If more people transfer their accounts to credit unions because of Bank Transfer Day. it could be a mixed blessing for some credit unions. However, that’s a problem many credit unions would be glad to worry about.
Credit unions have to find ways to invest the money they receive from new deposits on or around Bank Transfer Day on Nov. 5. That could be a challenge because of low interest rates and caps of business lending, according to several industry experts.
“The new deposits push credit unions in a tough position because there is an increase in liquidity with nothing to invest in,” said former NCUA Board Member Geoff Bacino.
But former NCUA Chairman Dennis Dollar said since most of the new deposits would be in the form of checking accounts, it’s a net plus for credit unions.
“Those aren’t high-balance accounts and are the most profitable accounts that credit unions have because of the fees they generate,” he said. “Also, any increases that credit unions see will take place gradually because those accounts are the hardest to transfer because of changes that have to be made when designating direct deposit and automatic bill pay.
Bank Transfer Day isn’t the brainchild of a credit union marketing executive or a creative director of an advertising agency. Like other protest movements, it started in the blogosphere.
It was conceived by Kristen Christian, a 27-year-old owner of the Le Spec Gallery in Los Angles.
She said in an interview that she wanted to “get a message out to young people about choices.” She said since her proposal to close her Bank of America account and switch to a credit union went viral in the blogosphere, she received numerous calls “from many credit union people–tellers and managers” as well as trade organizations about her cause.
CUNA Chief Economist Bill Hampel agreed with Dollar that any increase in deposits will come gradually. But Hampel said that the challenges to credit unions won’t come in the form of increased liquidity as much as additional strains on their operations.
“It’s a nice problem to have and that’s where they could see challenges for their staff.” Hampel added that if credit unions have an increase in assets because of new deposits, it doesn’t have to negatively affect their capital ratio.
“You can calculate the ratio either by dividing the current amount of capital by the current asset size or by dividing the current capital level by the average asset size of the last four quarters, whichever is more advantageous,” he said.
NAFCU Chief Economist Tun Wai advised credit unions that once they get the new deposits, to redouble their efforts to prevent people from switching financial institutions.
“People move from financial institution to financial institution constantly, and you have to make sure you develop the right relationship with members and that will persuade them to stay with your credit union,” he said.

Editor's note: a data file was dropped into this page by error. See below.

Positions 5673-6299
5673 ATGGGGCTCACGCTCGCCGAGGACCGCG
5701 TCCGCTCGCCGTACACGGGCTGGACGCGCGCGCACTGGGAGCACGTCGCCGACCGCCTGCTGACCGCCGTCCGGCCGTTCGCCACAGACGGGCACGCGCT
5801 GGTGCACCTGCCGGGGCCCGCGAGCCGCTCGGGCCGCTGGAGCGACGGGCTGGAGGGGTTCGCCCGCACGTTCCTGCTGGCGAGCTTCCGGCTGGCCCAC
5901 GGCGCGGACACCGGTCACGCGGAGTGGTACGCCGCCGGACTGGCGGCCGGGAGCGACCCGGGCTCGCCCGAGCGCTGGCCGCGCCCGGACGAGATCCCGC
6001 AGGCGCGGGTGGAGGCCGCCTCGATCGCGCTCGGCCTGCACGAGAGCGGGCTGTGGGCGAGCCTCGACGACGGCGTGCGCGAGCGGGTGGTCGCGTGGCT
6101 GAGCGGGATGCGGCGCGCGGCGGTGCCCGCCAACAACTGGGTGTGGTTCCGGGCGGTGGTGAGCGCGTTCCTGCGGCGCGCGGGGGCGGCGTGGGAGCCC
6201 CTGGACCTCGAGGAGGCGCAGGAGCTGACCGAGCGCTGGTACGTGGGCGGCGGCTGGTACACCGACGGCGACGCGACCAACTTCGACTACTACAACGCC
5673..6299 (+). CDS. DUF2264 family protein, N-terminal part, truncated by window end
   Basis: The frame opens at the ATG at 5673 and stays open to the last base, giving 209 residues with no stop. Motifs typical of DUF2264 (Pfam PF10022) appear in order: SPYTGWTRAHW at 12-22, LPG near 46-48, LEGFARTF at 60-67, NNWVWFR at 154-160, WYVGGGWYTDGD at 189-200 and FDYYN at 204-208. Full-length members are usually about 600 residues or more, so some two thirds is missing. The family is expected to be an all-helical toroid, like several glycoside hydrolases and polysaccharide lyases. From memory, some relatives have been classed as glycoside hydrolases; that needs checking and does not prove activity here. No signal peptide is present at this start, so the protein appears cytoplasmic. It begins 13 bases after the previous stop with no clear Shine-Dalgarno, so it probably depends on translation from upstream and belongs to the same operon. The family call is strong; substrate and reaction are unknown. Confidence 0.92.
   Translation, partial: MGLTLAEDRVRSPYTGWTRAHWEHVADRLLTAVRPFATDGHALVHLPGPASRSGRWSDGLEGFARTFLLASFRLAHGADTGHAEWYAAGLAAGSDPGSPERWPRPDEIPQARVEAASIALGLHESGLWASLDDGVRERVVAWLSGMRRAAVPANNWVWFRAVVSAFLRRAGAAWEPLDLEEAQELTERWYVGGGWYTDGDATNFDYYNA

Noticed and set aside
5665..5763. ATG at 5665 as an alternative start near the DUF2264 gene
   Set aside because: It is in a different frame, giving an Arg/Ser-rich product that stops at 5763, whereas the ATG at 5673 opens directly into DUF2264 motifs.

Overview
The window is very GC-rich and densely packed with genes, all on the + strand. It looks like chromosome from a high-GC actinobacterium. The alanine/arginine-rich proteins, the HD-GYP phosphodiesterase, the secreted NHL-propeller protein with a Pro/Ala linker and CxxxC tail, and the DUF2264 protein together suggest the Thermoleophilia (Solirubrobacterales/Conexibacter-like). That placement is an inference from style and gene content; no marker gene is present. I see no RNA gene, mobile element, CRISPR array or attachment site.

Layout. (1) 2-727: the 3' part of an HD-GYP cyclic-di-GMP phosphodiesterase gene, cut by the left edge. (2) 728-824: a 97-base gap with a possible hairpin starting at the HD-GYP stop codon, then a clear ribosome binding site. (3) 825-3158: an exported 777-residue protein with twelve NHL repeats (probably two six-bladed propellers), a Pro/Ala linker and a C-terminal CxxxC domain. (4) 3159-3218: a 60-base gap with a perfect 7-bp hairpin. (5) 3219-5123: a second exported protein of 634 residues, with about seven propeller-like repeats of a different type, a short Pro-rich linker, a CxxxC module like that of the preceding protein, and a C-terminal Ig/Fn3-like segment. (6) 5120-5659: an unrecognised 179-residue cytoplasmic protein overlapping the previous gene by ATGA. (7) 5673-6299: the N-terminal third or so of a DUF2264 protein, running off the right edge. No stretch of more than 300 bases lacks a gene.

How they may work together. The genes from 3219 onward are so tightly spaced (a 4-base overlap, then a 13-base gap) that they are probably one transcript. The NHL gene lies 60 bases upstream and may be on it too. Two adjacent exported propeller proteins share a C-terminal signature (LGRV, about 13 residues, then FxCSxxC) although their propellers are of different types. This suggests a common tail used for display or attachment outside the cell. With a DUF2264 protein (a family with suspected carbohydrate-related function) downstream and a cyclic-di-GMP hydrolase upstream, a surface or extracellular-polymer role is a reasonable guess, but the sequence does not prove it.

Credit unions and their trade associations have been stressing in their marketing materials that they offer better rates and lower fees than banks.
“With banks announcing more fees and tougher fee exemptions, they have partially tried to justify these measures by emphasizing the scope of their ATM and branch networks,” said Stan Hollen, president/CEO of CO-OP Financial Services. “However, credit unions cooperate with each other in a way banks will not, so credit unions can offer the same level of convenience.”
Coasthills FCU, President /CEO Jeff York, said they would welcome additional members but haven’t increased their marketing efforts yet.
“We have not made a decision yet about whether to increase our outreach to tie in to the Bank Transfer Day. But we know that many people realize that we are one of the choices they have when deciding on financial services providers and we are very appealing to a growing number of consumers,” said York, whose credit union is based in Lompoc, Calif.
A Facebook page for Bank Transfer Day said that “together we can ensure that these banking institutions will ALWAYS remember the 5th of November!! If the 99% removes our funds from the major banking institutions on or by this date, we will send a clear message and give the 1% a taste of the fear that we experience every day when we aren't able to pay for our rent."
Christian said she came up with the idea after becoming motivated to “do something to help educate” those of her generation and others on megabank practices after seeing TV reports of New York police cracking down on Occupy Wall Street protesters.
She added that she wants to put her money in a credit union rather than a community bank because banks “have a tendency to get merged by the larger banks.”
Jim Rubenstein contributed to this story.